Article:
By Steve Doster
Annuities are extremely complex and dangerous! Most annuities should not be part of your financial planning. It’s important to understand them at a high level to avoid trouble. There are three types of annuities: variable, indexed, and immediate. Let’s look at all three types and how they work. But first, a financial planning spoiler alert — don’t ever buy a variable or indexed annuity!
Starting with the worst: variable annuities are not appropriate for smart wealth management. Financial advisors earn commissions by selling expensive variable annuities. Unfortunately, they are excellent at it, selling their U.S. clients more than $100 billion of variable annuities in 2018! This is $100 billion of clients’ retirement money going into expensive financial products. And this is happening every year!
After boiling away all the marketing mumbo jumbo, a variable annuity is an expensive way to invest in mutual funds. There are several fees (insurance charge, rider fees, subaccount fees) that add up to about 3-5% per year. And once you sign the paperwork, you are locked into the annuity for several years unless you pay a huge fee of 7-10% of the cash value (sort of like ransom).
While your real cash value is being eaten away by high fees, those tricky financial companies send you quarterly statements showing a growing account value. Look closely though. These values on your account statement will name it something like “accumulation value,” “benefit base,” or “annuitization value.” These values are funny money accounts that are meaningless to you. The funny money values are used in a formula to calculate a monthly payment you could receive. You can never get your hands on these funny money account values. The only value that matters on your variable annuity statement is the section labeled “cash value.” This is the actual value of your investment account.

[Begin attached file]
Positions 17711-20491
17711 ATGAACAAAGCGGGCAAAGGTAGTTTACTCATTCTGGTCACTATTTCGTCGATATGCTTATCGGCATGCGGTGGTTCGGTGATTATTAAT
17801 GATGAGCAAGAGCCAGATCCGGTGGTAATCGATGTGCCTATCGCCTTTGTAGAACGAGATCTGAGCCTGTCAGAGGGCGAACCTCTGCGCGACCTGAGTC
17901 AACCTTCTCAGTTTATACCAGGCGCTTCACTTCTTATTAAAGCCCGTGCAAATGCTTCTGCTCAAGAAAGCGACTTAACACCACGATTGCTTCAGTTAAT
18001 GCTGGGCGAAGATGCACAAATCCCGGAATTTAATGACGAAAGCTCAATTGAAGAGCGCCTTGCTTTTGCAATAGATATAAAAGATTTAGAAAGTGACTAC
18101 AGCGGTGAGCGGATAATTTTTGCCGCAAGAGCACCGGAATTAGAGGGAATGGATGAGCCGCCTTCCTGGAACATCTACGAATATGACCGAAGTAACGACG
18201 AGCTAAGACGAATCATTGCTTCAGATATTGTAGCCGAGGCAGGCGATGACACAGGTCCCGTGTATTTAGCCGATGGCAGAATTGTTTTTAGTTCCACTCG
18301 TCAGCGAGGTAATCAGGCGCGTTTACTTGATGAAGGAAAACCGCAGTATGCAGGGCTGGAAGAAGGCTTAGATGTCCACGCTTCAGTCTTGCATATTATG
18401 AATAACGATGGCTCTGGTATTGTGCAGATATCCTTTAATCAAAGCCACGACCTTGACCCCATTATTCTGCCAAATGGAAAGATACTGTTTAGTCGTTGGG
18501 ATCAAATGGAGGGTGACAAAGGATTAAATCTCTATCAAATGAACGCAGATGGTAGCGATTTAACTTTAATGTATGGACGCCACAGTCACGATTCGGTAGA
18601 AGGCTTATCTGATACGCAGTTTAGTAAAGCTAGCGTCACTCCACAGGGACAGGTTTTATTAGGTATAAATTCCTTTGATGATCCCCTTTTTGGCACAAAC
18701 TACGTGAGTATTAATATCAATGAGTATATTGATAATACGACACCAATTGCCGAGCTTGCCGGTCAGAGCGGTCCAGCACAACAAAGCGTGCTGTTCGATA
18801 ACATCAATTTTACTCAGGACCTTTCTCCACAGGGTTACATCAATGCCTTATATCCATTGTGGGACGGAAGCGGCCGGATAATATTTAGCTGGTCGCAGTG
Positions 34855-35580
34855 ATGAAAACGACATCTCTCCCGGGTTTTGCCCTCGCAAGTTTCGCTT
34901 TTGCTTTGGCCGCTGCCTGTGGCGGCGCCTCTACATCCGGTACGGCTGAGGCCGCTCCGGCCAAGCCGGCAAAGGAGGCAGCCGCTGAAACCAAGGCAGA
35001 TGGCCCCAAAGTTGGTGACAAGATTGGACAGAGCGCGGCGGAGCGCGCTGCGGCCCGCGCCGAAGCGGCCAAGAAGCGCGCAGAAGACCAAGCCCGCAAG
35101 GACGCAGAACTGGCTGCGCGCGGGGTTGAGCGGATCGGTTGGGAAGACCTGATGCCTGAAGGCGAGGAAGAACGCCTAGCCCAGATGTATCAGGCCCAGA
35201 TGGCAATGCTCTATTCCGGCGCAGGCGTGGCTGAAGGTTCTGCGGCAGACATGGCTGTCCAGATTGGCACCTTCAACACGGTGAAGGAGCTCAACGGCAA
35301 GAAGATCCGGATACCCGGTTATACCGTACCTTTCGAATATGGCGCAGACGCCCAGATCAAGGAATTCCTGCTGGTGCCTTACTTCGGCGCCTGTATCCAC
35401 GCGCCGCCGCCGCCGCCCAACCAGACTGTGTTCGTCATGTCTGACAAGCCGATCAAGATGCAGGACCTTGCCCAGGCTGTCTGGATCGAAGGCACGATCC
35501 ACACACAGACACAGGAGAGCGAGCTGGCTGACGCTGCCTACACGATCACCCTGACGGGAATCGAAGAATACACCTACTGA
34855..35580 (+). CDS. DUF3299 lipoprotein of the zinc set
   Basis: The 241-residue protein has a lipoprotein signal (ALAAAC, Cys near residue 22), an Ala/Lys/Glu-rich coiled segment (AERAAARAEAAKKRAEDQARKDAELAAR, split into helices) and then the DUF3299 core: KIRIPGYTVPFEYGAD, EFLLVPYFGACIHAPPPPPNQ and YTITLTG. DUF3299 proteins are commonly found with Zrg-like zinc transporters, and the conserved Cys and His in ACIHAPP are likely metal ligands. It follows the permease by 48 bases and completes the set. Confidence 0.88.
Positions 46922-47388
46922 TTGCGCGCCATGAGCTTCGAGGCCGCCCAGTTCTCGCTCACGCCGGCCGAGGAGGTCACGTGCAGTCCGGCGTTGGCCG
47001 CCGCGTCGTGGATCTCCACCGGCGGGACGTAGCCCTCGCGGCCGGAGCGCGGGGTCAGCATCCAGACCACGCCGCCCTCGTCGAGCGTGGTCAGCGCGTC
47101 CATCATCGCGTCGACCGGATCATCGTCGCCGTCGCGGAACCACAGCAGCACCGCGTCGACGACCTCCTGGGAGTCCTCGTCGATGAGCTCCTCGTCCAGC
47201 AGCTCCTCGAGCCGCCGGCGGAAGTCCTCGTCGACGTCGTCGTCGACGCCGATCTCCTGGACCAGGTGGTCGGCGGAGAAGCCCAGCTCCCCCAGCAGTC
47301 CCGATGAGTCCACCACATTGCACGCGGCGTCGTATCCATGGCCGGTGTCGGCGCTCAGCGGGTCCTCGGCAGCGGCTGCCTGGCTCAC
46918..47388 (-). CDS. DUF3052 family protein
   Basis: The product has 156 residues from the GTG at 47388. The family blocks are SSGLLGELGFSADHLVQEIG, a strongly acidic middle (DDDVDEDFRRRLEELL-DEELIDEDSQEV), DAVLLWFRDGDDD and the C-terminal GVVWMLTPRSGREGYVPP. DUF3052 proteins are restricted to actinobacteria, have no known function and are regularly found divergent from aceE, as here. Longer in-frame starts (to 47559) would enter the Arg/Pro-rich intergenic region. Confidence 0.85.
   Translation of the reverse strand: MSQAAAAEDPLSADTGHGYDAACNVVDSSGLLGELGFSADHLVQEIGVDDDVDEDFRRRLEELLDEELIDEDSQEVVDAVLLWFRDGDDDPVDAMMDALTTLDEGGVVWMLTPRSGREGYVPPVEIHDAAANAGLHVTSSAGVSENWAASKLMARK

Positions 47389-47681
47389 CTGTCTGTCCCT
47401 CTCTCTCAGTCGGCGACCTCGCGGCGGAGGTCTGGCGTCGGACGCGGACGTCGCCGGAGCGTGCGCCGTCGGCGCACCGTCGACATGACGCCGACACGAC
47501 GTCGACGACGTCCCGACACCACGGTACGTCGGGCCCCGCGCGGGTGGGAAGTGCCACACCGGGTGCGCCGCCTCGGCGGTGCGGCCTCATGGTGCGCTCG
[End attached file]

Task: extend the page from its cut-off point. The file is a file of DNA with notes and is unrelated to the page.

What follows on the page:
You may also be told that it’s a good idea to purchase an annuity with IRA money because annuities have tax-deferred growth. This is not true — actually, it’s a horrible idea! Your IRA already allows for tax-deferred growth until you take distributions in retirement. Don’t pay all the extra fees of a variable annuity for something you already have.
The second type of annuity is called an indexed annuity. These little critters are tricky! The financial advisor (aka salesperson) will promise you the upside of the stock market when it goes up, and your account value will never go down when the stock market corrects. While this is not exactly a lie, it’s not the whole truth either.
Here’s how indexed annuities work. Think of a certificate of deposit (CD) you get from a bank. It pays you an interest rate and never loses value. Indexed annuities work similarly. The difference is the interest rate comes from how the indexes perform. When you buy an indexed annuity, you choose how to “invest” your money. You might choose 50% in the S&P 500 index, 25% in the S&P Small Cap index, and 25% in the MSCI international stock index. Your interest rate will be tied to how those indexes perform each month. If they are negative, no big deal because you will just earn a 0% interest rate that month.